Brick flooring doesn't visually work everywhere, but a kitchen is one place that often feels made for it. Long ago, ground-level kitchen floors were paved with actual full bricks, the way you would lay an outdoor patio, providing unmatched durability and fire resistance. Today, when you consider a brick floor, you're actually considering brick material cut to the thickness of standard floor tiles. (Flooring in full bricks would raise the room by several inches and potentially collapse your floor joists with the weight.) The process for laying brick-tiled floors is similar to that of ceramic, except the brick is stronger and harder to cut, requiring a wet saw. Also, since brick is porous, a final coat of tile sealer is required.
Start with a strong underlayment of heavy plywood or cement board. Remove all obstructions from the floor, including floor trim. Snap two intersecting lines across the floor to form four square sections.
Starting in one section, in the corner closest to the center of the room, spread out a few square feet of thinset adhesive with your tiling trowel. Press the first brick tiles into place along the lines you marked. Lay other tiles off the first ones, building out from the lines. Use your 1/2-inch piece of wood to estimate the spaces between them.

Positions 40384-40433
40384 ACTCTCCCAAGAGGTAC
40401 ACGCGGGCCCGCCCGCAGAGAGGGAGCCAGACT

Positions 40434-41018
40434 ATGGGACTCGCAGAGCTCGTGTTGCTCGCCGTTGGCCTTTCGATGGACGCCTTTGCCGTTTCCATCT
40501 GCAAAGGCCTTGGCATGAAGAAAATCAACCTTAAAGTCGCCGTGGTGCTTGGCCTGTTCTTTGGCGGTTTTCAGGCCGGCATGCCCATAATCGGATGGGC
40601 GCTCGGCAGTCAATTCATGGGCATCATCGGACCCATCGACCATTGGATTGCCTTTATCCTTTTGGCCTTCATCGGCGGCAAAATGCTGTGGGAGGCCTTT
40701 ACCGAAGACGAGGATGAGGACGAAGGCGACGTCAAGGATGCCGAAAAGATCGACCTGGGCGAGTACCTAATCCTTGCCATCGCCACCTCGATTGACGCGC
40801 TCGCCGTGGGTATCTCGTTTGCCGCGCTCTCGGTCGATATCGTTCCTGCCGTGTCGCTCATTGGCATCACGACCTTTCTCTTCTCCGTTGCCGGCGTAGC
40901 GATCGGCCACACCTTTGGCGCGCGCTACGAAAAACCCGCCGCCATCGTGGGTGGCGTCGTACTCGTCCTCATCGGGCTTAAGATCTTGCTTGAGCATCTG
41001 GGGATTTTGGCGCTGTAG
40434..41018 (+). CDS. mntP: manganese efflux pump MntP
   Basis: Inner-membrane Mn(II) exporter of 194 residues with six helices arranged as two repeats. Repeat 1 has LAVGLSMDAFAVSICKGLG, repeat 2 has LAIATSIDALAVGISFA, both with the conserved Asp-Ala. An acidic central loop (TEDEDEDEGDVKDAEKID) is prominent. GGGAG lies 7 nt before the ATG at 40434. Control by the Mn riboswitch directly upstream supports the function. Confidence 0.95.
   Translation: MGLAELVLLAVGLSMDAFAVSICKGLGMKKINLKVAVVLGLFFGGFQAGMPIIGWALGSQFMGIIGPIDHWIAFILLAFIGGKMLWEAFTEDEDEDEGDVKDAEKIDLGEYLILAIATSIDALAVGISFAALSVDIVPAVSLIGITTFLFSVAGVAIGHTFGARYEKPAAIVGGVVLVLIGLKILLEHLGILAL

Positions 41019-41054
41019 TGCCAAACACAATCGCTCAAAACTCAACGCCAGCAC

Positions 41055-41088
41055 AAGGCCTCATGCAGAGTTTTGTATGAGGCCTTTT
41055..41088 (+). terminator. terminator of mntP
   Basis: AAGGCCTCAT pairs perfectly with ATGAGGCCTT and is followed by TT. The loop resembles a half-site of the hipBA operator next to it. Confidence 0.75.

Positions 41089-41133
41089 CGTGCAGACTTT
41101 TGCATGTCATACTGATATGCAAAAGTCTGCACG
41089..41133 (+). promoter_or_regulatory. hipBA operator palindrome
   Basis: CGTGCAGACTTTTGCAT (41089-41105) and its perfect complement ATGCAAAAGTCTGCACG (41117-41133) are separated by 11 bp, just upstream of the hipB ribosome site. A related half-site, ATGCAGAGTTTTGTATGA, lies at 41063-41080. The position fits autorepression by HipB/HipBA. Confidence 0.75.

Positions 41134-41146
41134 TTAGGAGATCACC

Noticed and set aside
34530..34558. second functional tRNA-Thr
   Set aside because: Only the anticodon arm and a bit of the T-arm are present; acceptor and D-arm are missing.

Lay as many full tiles as will fit in the room. Let them set for about two hours, then go back and install the pieces at the edges of the room and any other spots that require cuts. Make the cuts using your wet saw. Lay the cut tiles as before, making sure the cut sides are facing the wall and the factory sides are facing each other.
Let the tile set for day. Put one light coat of tile sealer on the faces of the brick with a sponge-brush, trying not to let it seep over into the lines between the bricks. Let the sealer dry for a day before you grout.
Mix and apply your grout according to the instructions it came with, pressing it into the lines with your grout trowel. Work in sections, letting the grout sit for a few minutes at a time, then wiping down the surface with a damp sponge. The coat of sealer you put on the brick earlier will help prevent the grout from staining the brick face.
Let the grout dry for several days, then seal the whole floor with your tile sealer.